611 W. Union Street
Benson, AZ 85602
(520) 586-0800

Health Choice Integrated Care crisis Line
1-877-756-4090

NurseWise 24-Hour Crisis Line
1-866-495-6735

NAZCARE Warm Line
1-888-404-5530



SEABHS
611 W. Union Street
Benson, AZ 85602
(520) 586-0800

NurseWise 24-Hr Crisis Line
1-866-495-6735

NAZCARE Warm Line
1-888-404-5530


powered by centersite dot net

Getting Started
Here are some forms to get started. These can be printed and brought with you so that you can pre-fill out some known info ahead of time. More...


Addictions
Resources
Basic Information
What is Addiction?What Causes Addiction?How Do You Get Addicted?Signs and Symptoms of AddictionTreatment for AddictionReferencesResourcesFrequentlly Asked Questions about Addiction
TestsLatest News
Do Energy Drinks + Booze = More Injuries?7 in 10 U.S. Workplaces Hit by Opioid Abuse: SurveySome Docs May Help Fuel Opioid Abuse EpidemicNIAAA Two-Question Alcohol Screen Valid in Pediatric ERsScientists Spot 'Teetotaler' GeneDiscussing Opioid Risks With Patients Reduces MisuseU.S. Surgeon General Declares War on AddictionOpioid Epidemic Costs U.S. $78.5 Billion Annually: CDCSmokers' Perceptions May Play Role in AddictionFDA: Opioids Plus Sedatives Pose Fatal OD RiskAlcohol, Obesity Could Raise Esophageal Cancer RiskSmoke Less, Drink Less?Programs to Spot Painkiller Abuse Work, But Are UnderusedTighter Opioid Laws in U.S. Haven't Eased MisusePatients Often Prescribed Extra Painkillers, Many Share ThemNew Synthetic Drug Linked to Dozens of Deaths Across U.S.Many Addicts Going Without Meds That Curb Opioid AbuseLong-Term Pot Use Tied to Gum Disease in StudyProbuphine Implant Approved for Opioid DependenceHepatitis C Patients More Likely to Drink, Study FindsMarriage a Buffer Against Drinking Problems?More Bars, More Ambulance CallsStoned Stoners OK With Driving While HighChronic Pain May Trigger Many Cases of Painkiller Addiction: SurveyPot-Linked Fatal Car Crashes Doubled in One State After LegalizationAddicts Using Diarrhea Drug Imodium to Get HighPainkiller Addiction Relapse More Likely for SomeOpioid Painkiller May Be New Treatment for Heroin AddictsGenetic Factors Associated With Cannabis Dependence IdentifiedGenes May Link Risks for Pot Use, DepressionObama Administration Steps Up Efforts to Beat Painkiller, Heroin Epidemic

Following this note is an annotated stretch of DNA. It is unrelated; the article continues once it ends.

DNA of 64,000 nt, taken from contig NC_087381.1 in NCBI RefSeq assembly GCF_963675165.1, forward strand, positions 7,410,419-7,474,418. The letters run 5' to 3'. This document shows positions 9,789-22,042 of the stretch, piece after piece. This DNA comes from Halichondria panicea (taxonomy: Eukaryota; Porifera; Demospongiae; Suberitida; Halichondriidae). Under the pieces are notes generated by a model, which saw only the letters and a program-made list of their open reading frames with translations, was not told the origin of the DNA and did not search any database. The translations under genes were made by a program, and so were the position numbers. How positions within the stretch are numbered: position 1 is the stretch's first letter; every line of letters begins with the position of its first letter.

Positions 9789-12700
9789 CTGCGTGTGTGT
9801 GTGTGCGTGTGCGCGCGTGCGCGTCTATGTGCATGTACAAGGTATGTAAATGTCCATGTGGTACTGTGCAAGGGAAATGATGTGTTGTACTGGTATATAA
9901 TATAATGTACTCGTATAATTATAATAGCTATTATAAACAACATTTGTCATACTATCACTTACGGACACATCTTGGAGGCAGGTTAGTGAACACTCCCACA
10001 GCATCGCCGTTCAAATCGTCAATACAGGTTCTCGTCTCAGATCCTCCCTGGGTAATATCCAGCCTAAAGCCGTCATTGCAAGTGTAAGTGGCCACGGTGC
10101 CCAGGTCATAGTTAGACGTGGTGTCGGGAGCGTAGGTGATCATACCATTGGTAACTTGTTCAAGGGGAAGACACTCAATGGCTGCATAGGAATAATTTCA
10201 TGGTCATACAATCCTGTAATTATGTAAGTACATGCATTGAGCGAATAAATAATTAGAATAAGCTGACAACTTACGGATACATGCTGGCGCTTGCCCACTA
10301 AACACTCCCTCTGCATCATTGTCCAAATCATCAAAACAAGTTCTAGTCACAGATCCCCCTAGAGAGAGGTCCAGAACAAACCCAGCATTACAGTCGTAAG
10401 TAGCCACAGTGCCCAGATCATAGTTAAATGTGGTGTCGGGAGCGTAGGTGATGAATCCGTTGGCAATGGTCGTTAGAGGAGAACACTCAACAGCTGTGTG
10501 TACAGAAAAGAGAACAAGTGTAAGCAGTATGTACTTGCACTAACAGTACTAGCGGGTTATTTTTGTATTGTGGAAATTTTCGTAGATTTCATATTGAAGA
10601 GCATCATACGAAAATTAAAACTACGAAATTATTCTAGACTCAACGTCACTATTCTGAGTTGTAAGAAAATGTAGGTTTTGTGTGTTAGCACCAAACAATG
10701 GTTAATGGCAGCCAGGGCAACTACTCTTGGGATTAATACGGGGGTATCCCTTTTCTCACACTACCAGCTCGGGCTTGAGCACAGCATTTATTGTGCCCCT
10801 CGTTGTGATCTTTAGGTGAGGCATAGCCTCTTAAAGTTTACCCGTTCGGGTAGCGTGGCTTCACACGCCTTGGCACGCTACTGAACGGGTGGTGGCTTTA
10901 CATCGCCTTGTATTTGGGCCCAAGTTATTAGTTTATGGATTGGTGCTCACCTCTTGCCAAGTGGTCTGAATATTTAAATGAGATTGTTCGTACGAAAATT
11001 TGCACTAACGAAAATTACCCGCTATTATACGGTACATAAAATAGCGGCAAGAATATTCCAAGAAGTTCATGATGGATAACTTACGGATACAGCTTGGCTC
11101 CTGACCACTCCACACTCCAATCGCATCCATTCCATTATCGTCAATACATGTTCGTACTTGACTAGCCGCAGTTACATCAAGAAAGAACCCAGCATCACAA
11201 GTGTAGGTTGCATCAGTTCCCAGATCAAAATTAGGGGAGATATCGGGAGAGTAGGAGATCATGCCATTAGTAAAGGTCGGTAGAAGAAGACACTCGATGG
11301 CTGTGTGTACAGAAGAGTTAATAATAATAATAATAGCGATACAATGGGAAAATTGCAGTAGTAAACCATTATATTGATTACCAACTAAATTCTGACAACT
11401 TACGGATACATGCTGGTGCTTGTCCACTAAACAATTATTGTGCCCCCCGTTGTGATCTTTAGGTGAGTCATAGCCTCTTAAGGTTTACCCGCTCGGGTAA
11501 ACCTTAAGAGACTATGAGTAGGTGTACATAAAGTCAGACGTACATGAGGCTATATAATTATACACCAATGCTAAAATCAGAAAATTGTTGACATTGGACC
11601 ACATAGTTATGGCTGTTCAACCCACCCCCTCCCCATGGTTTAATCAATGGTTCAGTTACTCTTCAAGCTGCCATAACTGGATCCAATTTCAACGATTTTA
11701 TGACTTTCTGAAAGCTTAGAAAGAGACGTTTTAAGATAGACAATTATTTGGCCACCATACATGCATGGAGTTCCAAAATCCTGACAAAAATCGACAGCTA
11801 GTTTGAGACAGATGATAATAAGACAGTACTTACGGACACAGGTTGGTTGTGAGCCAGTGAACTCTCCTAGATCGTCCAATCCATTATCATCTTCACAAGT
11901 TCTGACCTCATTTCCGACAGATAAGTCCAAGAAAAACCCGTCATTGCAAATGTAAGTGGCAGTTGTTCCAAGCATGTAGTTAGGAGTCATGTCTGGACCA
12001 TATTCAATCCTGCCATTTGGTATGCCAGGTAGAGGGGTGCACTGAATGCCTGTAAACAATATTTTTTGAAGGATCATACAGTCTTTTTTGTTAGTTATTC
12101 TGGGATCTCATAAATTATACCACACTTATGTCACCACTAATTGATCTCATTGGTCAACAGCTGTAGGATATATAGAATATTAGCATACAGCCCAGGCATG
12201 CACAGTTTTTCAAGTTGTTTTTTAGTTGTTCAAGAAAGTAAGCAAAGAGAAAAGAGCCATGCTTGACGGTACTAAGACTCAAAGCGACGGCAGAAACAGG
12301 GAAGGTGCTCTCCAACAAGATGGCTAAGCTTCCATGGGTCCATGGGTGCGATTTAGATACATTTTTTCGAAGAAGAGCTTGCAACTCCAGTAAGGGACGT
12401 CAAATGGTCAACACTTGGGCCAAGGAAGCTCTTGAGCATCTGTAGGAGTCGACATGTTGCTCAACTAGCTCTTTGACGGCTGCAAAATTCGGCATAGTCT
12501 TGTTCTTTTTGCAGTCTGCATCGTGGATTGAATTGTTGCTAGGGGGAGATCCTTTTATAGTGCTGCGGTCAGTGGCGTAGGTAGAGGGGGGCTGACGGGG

Questions and AnswersLinksBook ReviewsSelf-Help Groups
Related Topics

Anxiety Disorders
Depression: Depression & Related Conditions
Post-Traumatic Stress Disorder

Chronic Pain May Trigger Many Cases of Painkiller Addiction: Survey

HealthDay News
by -- Mary Elizabeth Dallas
Updated: May 12th 2016

new article illustration

THURSDAY, May 12, 2016 (HealthDay News) -- Chronic pain may be a major driver behind the recent surge in addiction to prescription painkillers, a new survey finds.

Opioid addiction and prescription drug abuse in the United States are among the country's biggest public health threats, the researchers said. And, more than eight in 10 people abusing prescription drugs said they were doing so to treat pain.

"While the association between chronic pain and drug addiction has been observed in prior studies, this study goes one step further to quantify how many of these patients are using these substances specifically to treat chronic pain," said study corresponding author Dr. Daniel Alford.

"It also measures the prevalence of chronic pain in patients who screen positive for illegal drug use and prescription drug abuse," Alford said in a Boston University news release. He is director of the Safe and Competent Opioid Prescribing Education program at the university's medical school

For the study, the researchers screened roughly 25,000 patients for abuse of prescription medications and illegal drug use. From this group, 589 met the criteria for substance abuse.

This group was then asked about chronic pain, as well as their use of prescription or illegal drugs, or heavy alcohol consumption.

The researchers found that 87 percent reported chronic pain. About half of those who faced chronic pain said their discomfort was severe, the researchers found.

Eighty-one percent of those misusing prescription drugs said they were treating pain. A similar number -- 79 percent -- abused alcohol in an attempt to dull their pain, the study revealed.

Among the participants who used illegal drugs, 51 percent said they used at least one drug specifically to reduce their pain, the study said.

The researchers said their findings suggest that drug- and alcohol-abuse counseling strategies should consider if people turned to these substances to manage pain.

"Pain should be treated as part of the long-term strategy for recovery," said Alford. "If drugs are being used to self-medicate pain, patients may be reluctant to decrease, stop or remain abstinent if their pain symptoms are not adequately managed with other treatments including non-medication-based treatments."

Results of the study were published in the May issue of the Journal of General Internal Medicine.

More information

The U.S. National Institute on Drug Abuse provides more information on drug abuse and addiction.